When I was a little girl, I received a sign. (She sits in a lawn chair, and pulls from the memory box a bird feather.) I’s swimming with my brothers in the quarry swimming hole, swinging out on a rope over deep water and dropping like a stone. Just as I swung out over the water a bird flew from my left and hit my cheek in mid air. Just like it were aiming. I felt its smooth breast hot on my face, its claws grazin’ my chin. Its feathers brushed my lips. And then, (dropping the feather back inside the box) I fell into green water. I opened my eyes and saw round bubbles rising toward the sun like angels going to heaven. Climbing Jacob’s ladder. And I knew . . . Just like Jesus knew when the dove descended . . . like Isaiah knew in that cherubim-filled temple . . . my mouth had been made holy. My mouth had been called to preach. I stayed under that water ‘til my lungs were burning up . . . the silence flooding my ears . . . because I knew I’d had a call . . . and I knew that I could never tell a soul.

(hurriedly standing) Everybody knows a woman can’t preach. It’s as true as any black and white Bible verse you want to pick . . . as sure as the brick of the Brady Baptist meeting hall. Unchangin’ as my mama’s calloused knees . . . red from praying or weeding, one.

(becoming still) But all the same, things know what they are. And I was a preacher. I just musta been born wrong. I couldna’ help wonderin’, why God’d make a preacher in the shape of woman who could never stand and do the deed. It didn’t make no sense. ‘Cause somethin’ happens to a calling you squirrel away . . . it goes underground and, like a ghost in a cellar, it don’t leave you alone.

(She pulls a blue ribbon from the box and fingers it throughout this next memory.)
I had a girlfriend growing up named Jeremiah June. Strange name, I know. I think her mama wanted a boy. Her people came from the House of Prayer with Signs Following Church down by the river. We didn’t associate with House of Prayer folk. They were backward and dirty and they handled snakes at their weekend services. My mama would not abide religious fanaticism of that sort. But Jeremiah and I were friends anyway . . . on the sly. One night, Miah told me afterward, a man had handed one of those snakes to her. Children don’t usually do the handling, but Miah said that night the anointing was there. She said it felt like cool death and squirming life wrapping you up in one. Like fear and dizzy joy at just being alive . . .just being brave enough to do the deed. She could never leave the snakes alone after that. I used to help her find ‘em down by the river. One Sunday, she got bit. Lost the middle finger on her right hand.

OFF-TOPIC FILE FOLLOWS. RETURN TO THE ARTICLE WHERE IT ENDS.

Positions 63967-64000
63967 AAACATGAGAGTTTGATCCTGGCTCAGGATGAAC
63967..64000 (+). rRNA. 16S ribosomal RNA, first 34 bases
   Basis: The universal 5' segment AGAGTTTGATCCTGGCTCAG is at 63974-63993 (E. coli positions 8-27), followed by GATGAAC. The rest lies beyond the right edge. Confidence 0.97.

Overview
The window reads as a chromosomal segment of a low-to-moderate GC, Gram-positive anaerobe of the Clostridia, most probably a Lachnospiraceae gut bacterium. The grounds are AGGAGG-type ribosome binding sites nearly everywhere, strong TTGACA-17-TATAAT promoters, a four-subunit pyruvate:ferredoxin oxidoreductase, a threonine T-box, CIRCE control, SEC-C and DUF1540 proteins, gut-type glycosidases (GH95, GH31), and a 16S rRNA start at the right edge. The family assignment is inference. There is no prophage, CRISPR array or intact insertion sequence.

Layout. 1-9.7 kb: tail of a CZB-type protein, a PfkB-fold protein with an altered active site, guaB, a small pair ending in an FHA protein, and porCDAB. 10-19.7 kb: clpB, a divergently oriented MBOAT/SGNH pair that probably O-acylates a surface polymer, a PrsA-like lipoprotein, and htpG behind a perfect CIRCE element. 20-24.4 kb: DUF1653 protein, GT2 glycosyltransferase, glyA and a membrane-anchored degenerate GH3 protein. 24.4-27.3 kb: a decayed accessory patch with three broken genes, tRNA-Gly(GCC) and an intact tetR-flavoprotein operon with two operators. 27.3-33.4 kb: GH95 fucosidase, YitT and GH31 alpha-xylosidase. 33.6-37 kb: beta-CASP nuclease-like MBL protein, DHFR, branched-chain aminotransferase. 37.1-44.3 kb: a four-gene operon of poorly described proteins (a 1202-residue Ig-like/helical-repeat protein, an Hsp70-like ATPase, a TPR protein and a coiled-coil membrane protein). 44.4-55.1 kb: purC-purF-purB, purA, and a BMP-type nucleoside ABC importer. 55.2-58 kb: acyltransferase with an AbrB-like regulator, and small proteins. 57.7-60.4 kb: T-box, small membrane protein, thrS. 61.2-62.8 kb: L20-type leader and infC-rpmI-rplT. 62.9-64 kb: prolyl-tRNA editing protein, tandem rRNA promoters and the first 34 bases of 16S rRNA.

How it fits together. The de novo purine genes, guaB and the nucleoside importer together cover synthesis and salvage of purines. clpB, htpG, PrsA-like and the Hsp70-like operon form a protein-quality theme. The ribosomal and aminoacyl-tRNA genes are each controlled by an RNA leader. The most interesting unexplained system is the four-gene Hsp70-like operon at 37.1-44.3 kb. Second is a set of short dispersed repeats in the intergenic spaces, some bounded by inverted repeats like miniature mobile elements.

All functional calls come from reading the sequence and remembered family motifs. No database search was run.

You know what happens when you get a snake bite? First ya’ feel this burning under the skin and then the flesh begins to swell till it’s stiff and hard. Like there’s something under the surface that just can’t wait to get uncovered and you’d slice your very skin to let it out. At least, that’s how Miah described it.

That’s what this feels like. This having a calling that you can’t share. This knowing who you are and pretending what you’re not. It’s like a bite . . . only the swelling is happening in your heart. (putting ribbon in pocket of her robe; leaving memory box on ground)

I’ve carried a word from God in my belly till it ached with not being born . . . till it weighed on my back and pushed on my lungs . . . till it squirmed inside me in the dark of night. Whether it’s poison or promise . . . I can’t say. But it has to come out, or your throat will grow so thick with words you choke. Your hands’ll do things you don’t even recognize. Cut your own wrists to let out the pressure . . . tear out your hair to make room . . . but that Word’ll keep growin’ and growin’, till the pain collects in your ankles and throbs behind your eyes.

Sometimes, I think, God means to break our hearts . . . (she sinks to the floor) to give us words none’ll believe or let us say. The words strain in silence, till they become the sound of a heart bust all to pieces . . . a teacup on concrete. (She lifts a teacup from her memory box, holds it with careful deliberation and then returns it.) It’s the music of heaven, that sound, hearts breakin’ with beauty ‘fore the throne of God. It’s a music can drive a person mad. And it hurts like hell.

And then one day, when you can’t carry the weight no more, you get a sign, callin’ from the Grundy’s front yard. And you come home with the only pulpit you will ever call your own. A grace from God when there was nothin’ left a’ you to shatter.